Still, that doesn’t disprove the claim from Japanese Nostalgia Car, drawn from insider knowledge, that the February issue of Best Car will cite reliable sources who will ultimately verify the future cancellation of both sports cars.

There’s also growing speculation that the smaller engine offerings in the Japanese-spec Supra make the existence of the 86 problematic in Asia. Meanwhile, Automotive News reports that the older coupe had a snowball’s chance in hell of surviving into a second generation — despite claims that both automakers were working on developing a successor just last spring. Add in some confirmation from Toyota that it is considering bringing back the MR2, possibly as the 86’s replacement, and sketchy rumors that Subaru may have a mid-engined secret in the works, and you can see where all of this could be going.

Akio Toyoda has previously referred to the Supra, Celica, and MR2 as the “Three Brothers,” noting that he’d like to see them all return if a proper business case can be made. That’s a lot harder for Toyota to do with the 86 in its lineup. However, were the model to be replaced by something similarly lightweight and fun (cough, MR2), maybe Akio’s business acumen will be satisfied.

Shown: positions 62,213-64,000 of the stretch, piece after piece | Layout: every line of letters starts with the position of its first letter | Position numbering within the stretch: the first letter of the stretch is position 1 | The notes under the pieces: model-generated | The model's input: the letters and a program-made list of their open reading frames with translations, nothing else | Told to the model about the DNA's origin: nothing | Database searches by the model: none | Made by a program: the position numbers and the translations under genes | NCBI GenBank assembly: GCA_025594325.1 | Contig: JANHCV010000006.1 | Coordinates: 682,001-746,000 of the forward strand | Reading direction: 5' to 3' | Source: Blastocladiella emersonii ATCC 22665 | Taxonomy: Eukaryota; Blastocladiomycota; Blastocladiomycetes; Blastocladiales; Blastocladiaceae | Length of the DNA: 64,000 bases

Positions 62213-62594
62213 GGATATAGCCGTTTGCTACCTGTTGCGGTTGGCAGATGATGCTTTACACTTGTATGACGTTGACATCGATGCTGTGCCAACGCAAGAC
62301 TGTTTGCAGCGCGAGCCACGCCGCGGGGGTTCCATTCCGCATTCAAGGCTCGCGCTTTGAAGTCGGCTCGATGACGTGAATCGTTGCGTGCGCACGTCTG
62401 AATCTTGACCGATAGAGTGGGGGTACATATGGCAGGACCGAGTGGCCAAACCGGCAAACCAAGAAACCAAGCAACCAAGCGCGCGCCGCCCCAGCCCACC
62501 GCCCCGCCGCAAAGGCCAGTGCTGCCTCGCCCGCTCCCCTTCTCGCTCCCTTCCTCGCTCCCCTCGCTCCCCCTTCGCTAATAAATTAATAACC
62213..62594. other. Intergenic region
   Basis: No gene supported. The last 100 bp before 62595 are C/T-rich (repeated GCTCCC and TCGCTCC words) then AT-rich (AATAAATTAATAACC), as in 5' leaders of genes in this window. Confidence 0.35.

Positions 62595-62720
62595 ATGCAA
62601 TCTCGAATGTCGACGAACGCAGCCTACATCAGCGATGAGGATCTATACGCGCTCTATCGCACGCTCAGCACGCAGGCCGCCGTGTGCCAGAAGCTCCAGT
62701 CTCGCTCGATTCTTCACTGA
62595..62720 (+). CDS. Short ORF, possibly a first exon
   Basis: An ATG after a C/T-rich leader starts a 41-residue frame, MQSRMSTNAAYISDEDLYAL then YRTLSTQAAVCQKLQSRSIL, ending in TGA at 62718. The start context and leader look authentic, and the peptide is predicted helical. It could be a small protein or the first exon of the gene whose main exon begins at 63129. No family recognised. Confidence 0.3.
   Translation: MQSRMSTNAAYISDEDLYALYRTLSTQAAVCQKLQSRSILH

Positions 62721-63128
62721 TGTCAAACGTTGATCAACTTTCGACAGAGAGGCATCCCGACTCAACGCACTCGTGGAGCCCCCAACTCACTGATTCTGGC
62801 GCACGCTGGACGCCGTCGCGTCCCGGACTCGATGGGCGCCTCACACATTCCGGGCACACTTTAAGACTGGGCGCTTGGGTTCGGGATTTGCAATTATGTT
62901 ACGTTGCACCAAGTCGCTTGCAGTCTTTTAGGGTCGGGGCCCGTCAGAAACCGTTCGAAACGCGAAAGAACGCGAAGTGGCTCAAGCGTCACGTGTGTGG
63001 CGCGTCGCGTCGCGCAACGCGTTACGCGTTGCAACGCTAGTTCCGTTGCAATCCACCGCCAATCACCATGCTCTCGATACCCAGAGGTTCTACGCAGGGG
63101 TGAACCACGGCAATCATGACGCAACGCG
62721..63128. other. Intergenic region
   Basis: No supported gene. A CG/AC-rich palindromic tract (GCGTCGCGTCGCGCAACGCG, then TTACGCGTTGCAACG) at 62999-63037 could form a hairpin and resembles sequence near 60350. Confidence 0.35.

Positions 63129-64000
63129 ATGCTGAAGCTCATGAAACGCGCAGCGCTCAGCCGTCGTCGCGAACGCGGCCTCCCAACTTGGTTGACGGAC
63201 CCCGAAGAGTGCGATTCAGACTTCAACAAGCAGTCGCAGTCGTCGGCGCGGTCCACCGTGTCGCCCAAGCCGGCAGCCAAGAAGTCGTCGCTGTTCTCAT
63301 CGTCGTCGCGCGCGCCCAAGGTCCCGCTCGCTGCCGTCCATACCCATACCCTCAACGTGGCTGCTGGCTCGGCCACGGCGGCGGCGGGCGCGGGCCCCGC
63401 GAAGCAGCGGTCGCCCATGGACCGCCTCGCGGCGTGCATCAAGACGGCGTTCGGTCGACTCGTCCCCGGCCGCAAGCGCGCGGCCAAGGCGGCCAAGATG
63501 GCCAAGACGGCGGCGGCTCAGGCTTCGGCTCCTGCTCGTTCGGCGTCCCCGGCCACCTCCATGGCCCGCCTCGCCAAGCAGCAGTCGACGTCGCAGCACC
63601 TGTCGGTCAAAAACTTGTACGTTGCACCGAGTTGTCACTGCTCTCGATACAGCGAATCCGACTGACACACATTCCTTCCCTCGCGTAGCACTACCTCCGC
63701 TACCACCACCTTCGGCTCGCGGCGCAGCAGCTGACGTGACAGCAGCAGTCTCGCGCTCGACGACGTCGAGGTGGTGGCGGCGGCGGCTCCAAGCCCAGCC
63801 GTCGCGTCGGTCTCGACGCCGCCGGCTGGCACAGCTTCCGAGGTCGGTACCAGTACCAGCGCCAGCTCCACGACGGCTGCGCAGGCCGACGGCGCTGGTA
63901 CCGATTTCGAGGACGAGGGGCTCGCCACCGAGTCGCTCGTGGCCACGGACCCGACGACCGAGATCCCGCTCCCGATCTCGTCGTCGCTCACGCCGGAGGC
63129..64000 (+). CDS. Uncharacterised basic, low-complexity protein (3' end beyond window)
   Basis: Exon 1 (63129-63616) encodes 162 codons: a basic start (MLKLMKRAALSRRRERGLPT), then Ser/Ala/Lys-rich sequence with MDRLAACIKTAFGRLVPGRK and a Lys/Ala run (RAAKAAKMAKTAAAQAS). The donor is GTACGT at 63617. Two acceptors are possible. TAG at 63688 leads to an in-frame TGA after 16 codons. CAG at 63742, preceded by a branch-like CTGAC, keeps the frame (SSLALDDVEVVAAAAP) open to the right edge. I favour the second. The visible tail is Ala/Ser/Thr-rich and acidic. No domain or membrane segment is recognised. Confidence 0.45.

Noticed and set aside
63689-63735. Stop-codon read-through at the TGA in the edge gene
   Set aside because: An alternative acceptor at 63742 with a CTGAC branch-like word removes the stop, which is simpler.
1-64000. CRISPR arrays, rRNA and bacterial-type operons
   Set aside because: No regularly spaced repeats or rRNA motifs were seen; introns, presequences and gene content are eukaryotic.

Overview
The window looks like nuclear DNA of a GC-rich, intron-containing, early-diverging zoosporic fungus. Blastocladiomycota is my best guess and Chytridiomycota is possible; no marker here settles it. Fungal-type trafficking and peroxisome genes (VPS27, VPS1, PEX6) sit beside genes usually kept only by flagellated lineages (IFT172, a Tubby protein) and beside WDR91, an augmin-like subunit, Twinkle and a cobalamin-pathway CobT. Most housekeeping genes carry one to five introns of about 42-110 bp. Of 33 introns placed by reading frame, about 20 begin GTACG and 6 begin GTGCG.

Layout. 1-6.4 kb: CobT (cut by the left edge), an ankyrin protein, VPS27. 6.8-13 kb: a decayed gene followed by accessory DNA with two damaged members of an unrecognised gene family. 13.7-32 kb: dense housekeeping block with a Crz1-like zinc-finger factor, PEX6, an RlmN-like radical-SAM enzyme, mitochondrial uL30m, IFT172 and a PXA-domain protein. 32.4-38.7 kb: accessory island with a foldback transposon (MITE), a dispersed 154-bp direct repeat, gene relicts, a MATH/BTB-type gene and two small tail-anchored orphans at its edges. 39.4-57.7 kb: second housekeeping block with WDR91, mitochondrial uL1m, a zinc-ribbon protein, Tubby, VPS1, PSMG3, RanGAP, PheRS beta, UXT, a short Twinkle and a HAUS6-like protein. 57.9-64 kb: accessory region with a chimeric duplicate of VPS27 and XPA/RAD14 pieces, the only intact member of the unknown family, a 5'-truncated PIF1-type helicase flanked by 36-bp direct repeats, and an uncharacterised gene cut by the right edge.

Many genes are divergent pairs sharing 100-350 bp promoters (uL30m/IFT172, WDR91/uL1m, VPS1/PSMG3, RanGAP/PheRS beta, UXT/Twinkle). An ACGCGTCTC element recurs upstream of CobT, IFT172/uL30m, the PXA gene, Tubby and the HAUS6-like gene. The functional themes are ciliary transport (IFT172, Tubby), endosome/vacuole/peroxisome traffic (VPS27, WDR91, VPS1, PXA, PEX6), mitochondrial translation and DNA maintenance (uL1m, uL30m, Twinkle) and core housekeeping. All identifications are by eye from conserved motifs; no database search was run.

[Images: Toyota; Subaru]

Comments
Join the conversation
3 of 48 comments
  • HelloWorld HelloWorld on Feb 01, 2019

    Toyota and Subaru had the right idea in 2012, but they ****** up the design of these things. They look like toys. Next time they go and try to come up with an exciting affordable sports car design, they oughtta ask Mazda's designers or hire some Italian design company.

    • Sportyaccordy Sportyaccordy on Feb 01, 2019

      I think they look great. The sad reality is the form factor of these just doesn't lend itself to big sales. These cars demand commitment that just isn't feasible for many or necessary for driving enjoyment.